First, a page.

"They left, it's like, a loophole. A law is a law but there's always a way of going around it,"said Pastor Roberto Velez, of Laurel's predominantly Hispanic Peniel Christian Church of Monday's United States Supreme Court ruling that ruled it was constitutional to require police to find out if any person they stop is in the country illegally - as long as they have probable cause. This specific portion of the law has been nicknamed the "show-me-your-papers" provision.
"It does affect us, and what if all states follow suit?" asks Velez.
Show-me-your-papers styled laws have failed to pass in the Mississippi legislature multiple times, the most recent attempt passed the House but failed in the Senate in April. But Monday's decision gives anyone in Mississippi who looks Hispanic - citizen or not - reason to be on alert, Velez says.
"My concern? It's easy - who will define what probable cause is when they're stopped? How do you define it? I stopped him because he failed to yield, I stopped him because he failed to turn his signal light on. Or I stopped him because he was slightly brown, black hair, olive complexion, Hispanic and I had a hunch," said Velez.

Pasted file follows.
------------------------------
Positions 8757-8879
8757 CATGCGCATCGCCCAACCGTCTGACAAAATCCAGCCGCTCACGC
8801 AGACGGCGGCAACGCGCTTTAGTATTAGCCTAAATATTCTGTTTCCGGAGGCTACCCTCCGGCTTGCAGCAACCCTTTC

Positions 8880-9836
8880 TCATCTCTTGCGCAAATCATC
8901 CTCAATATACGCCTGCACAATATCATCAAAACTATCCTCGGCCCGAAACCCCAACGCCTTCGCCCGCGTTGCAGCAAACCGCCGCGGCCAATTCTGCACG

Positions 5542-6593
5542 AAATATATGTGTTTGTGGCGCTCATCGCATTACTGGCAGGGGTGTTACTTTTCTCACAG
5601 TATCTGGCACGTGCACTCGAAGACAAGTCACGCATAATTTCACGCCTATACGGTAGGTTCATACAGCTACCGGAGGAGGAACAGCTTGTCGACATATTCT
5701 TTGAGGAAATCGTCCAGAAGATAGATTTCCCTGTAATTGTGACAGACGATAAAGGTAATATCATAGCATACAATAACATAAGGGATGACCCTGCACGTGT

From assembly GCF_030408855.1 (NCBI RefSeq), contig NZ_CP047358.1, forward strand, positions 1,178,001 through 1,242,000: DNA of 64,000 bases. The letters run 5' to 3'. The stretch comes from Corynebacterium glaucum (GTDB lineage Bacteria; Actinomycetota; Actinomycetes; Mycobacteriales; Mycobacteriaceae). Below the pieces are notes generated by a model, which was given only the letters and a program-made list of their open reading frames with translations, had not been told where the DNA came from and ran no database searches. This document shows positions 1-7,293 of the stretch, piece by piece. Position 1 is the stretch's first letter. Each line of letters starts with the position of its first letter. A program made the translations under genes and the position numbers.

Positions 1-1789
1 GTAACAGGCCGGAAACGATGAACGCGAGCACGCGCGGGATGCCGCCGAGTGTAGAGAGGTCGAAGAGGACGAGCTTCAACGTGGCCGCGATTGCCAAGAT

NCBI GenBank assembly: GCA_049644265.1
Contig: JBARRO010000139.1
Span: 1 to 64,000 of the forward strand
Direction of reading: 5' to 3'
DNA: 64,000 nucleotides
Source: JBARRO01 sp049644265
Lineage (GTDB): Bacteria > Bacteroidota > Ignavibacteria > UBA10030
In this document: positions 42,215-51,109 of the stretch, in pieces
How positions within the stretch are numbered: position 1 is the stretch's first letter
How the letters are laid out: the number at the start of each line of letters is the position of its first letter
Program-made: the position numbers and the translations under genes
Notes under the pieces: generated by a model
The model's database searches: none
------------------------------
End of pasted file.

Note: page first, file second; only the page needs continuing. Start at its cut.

"If we stop an individual most of the time it's fairly easy to determine if somebody is legal or not," said Laurel Police Department Captain Tommy Cox. "If you stop somebody for an infraction and they look Hispanic, can't provide you with a drivers license, any type of identification, anything other than maybe a work I. D., well then you gonna ask some further questions."
But even if the law passes in Mississippi saying police can police for illegal immigrants, Cox says more would need to be done for the community to feel an impact.
"The law sounds great, we don't want illegals here. But from our perspective, unless you put something in place to help us with deportation ... we don't have an airplane, there's not a Laurel Police bus that we can put people on and deport 'em."
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